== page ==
Butyl sealants are ideal for preventing water infiltration between two pieces of metal. Butyl is a common type of sealant used for:
- Roof valleys
- Panel end-laps and side-laps
Butyl sealants are available in liquid (pumpable) or rubberized tape form. Butyl sealants last for years and don’t dry out, so they provide unbeatable adhesion for vents, seams, and non-exposed joints. However, these products don’t hold up to UV rays and bad weather, so you should only use them in areas where they won’t receive exposure to the elements.
Further Considerations for Metal Roof Sealant
Before you buy metal roof sealant, check the packaging for important information about its type, class, cure time, and intended use. This information will help you choose the sealant that’s best for your roof.
Sealants come in two types: Type M (multi-component) and Type S (single-component). Type M sealants need multiple steps to cure, but they cure quickly and offer the most reliable performance. Type S sealants will cure without any additional steps; they require less labor and are easier to use, but they are also more expensive and take longer to cure.
Cure time varies depending on the type of sealant. Sealants that take a long time to cure can attract dirt and debris, which may weaken the bond between roof components. If too much debris becomes stuck in the sealant, you’ll likely need to remove it and apply a fresh coat, which wastes your valuable time and money.
If you’re working on a roof in an area that’s windy or dirty, such as a construction job site, opt for polymer sealant because it cures very quickly compared to other types.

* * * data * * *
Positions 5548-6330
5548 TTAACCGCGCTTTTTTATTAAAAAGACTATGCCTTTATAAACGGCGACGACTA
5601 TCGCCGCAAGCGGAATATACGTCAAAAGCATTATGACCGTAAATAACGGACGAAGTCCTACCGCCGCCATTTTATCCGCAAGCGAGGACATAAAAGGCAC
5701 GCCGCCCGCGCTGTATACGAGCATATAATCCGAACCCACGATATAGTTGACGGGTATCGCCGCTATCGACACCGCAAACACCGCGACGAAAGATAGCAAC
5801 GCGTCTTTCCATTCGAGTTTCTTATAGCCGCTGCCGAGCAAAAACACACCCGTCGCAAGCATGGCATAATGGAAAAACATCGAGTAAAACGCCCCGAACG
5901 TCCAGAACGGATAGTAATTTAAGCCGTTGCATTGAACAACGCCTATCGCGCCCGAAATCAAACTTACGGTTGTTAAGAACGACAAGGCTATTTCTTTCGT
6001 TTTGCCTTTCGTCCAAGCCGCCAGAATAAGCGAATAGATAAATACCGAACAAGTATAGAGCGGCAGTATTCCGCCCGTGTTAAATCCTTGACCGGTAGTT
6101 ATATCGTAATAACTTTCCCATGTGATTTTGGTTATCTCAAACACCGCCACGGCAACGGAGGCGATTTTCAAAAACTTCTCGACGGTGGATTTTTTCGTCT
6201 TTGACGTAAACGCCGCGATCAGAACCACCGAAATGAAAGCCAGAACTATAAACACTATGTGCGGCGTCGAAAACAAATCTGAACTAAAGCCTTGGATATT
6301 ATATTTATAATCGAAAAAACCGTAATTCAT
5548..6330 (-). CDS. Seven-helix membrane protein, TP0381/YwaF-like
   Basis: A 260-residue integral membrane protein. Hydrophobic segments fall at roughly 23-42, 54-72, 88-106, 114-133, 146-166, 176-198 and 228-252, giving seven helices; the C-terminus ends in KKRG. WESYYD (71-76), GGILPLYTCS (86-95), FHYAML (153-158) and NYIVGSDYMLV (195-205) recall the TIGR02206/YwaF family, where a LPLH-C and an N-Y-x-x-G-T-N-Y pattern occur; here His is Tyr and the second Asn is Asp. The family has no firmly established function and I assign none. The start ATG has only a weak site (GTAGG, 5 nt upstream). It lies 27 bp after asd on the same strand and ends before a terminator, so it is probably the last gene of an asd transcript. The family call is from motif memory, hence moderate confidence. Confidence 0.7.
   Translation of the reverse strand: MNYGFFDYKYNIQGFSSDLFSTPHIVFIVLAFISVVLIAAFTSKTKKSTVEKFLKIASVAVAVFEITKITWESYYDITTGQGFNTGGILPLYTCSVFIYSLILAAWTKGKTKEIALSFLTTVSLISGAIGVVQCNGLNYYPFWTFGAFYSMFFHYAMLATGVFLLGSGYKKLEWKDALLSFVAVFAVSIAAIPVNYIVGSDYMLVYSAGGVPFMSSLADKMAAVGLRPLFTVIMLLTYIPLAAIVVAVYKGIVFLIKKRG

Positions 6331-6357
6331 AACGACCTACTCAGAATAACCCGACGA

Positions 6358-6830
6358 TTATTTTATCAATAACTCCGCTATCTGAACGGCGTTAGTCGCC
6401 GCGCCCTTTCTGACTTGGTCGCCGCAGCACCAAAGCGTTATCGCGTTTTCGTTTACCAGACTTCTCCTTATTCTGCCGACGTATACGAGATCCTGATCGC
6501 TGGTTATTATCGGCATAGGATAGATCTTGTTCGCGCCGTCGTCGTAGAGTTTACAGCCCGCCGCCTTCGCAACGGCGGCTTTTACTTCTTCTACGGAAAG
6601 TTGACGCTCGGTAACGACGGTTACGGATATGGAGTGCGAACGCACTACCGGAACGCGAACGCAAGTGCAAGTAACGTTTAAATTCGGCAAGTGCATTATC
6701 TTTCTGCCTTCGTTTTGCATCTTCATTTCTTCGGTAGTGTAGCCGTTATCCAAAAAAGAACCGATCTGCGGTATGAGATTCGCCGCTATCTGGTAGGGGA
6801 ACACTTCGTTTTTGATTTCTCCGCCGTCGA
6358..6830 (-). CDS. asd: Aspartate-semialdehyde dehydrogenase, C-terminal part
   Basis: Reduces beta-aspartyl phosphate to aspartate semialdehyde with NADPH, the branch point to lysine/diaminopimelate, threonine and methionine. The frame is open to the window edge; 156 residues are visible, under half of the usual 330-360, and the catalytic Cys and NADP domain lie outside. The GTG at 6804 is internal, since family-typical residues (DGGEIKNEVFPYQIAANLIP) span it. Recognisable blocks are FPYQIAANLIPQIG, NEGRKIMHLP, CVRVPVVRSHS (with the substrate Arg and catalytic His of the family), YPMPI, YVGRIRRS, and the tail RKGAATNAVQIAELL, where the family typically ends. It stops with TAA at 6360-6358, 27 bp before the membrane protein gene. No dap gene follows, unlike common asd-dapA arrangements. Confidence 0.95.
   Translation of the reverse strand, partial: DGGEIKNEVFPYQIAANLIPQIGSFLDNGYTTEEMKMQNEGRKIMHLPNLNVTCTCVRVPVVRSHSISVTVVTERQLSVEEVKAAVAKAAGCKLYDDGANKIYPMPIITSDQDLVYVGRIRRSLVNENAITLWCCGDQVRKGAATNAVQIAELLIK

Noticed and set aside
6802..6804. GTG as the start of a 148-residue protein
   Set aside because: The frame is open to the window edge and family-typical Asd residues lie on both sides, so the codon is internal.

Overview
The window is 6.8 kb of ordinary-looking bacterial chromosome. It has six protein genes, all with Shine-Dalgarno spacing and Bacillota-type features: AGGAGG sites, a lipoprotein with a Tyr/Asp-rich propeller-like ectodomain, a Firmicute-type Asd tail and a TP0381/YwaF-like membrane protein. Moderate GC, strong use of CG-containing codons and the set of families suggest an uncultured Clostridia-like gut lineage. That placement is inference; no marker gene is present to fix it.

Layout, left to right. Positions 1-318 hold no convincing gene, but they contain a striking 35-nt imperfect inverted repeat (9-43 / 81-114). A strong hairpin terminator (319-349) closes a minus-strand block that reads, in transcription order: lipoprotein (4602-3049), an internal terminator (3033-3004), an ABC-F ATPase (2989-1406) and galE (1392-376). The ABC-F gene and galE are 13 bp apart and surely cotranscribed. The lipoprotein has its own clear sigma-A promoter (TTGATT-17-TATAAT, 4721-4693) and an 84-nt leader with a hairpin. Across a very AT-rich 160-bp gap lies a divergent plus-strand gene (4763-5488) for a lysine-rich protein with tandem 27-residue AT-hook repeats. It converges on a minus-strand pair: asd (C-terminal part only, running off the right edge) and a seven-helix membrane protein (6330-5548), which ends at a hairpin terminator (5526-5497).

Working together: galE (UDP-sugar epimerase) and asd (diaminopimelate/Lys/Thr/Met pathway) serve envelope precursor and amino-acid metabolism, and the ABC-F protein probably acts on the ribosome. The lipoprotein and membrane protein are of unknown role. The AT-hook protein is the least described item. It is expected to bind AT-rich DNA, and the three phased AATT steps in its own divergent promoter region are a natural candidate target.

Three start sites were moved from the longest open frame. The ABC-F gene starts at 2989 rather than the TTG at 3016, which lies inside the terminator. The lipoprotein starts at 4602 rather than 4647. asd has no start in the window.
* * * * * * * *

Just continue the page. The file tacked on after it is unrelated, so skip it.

On sealant packaging, you’ll find letter ratings that provide information about the product’s intended use. Here is an explanation of what each letter means:
- M: Can come into contact with mortar
- A: Can use with aluminum
- G: For use with glass
- O: Can use with all materials except glass, mortar, or aluminum
A sealant’s class represents its ability to expand and contract under movement and ranges from 12 to 100.
To find a sealant’s class, check its packaging. The first number indicates expansion ability, and the second indicates contraction ability. If you see only one number on the package, the sealant expands and contracts at the same rate.
For example, if your sealant has a 100/50 class, it will contract up to 50% of its original width and expand up to 100% of the original width. Experts recommend class 35 or class 50 sealants for use with metal roofs. These classes are capable of withstanding a moderate amount of movement without a risk of failure.
Contact Our Expert Roofing Company in Orlando to Learn More
If you need help making sense of sealant options for your metal roof, give our PRS Roofing team a call at (800) 750-9198! We’re here to answer your questions about the pros and cons of metal roofing and different types of metal roof sealants so you can make the best choice for your needs.